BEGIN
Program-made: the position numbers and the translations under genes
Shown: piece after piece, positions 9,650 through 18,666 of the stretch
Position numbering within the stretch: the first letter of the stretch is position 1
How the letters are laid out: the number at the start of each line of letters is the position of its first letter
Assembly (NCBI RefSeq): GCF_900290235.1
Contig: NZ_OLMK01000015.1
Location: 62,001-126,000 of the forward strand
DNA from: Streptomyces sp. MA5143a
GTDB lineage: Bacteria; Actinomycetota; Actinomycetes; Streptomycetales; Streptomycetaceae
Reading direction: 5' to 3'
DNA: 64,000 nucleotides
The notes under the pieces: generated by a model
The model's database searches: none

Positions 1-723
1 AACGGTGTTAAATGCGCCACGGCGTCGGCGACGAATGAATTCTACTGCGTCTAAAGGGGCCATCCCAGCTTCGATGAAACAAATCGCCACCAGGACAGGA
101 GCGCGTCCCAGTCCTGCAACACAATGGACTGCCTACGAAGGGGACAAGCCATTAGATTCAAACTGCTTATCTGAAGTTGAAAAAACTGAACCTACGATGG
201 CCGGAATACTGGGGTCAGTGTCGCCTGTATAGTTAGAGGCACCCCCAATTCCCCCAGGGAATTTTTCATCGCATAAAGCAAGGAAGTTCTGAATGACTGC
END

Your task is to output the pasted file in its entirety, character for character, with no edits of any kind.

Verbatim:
Program-made: the position numbers and the translations under genes
Shown: piece after piece, positions 9,650 through 18,666 of the stretch
Position numbering within the stretch: the first letter of the stretch is position 1
How the letters are laid out: the number at the start of each line of letters is the position of its first letter
Assembly (NCBI RefSeq): GCF_900290235.1
Contig: NZ_OLMK01000015.1
Location: 62,001-126,000 of the forward strand
DNA from: Streptomyces sp. MA5143a
GTDB lineage: Bacteria; Actinomycetota; Actinomycetes; Streptomycetales; Streptomycetaceae
Reading direction: 5' to 3'
DNA: 64,000 nucleotides
The notes under the pieces: generated by a model
The model's database searches: none

Positions 1-723
1 AACGGTGTTAAATGCGCCACGGCGTCGGCGACGAATGAATTCTACTGCGTCTAAAGGGGCCATCCCAGCTTCGATGAAACAAATCGCCACCAGGACAGGA
101 GCGCGTCCCAGTCCTGCAACACAATGGACTGCCTACGAAGGGGACAAGCCATTAGATTCAAACTGCTTATCTGAAGTTGAAAAAACTGAACCTACGATGG
201 CCGGAATACTGGGGTCAGTGTCGCCTGTATAGTTAGAGGCACCCCCAATTCCCCCAGGGAATTTTTCATCGCATAAAGCAAGGAAGTTCTGAATGACTGC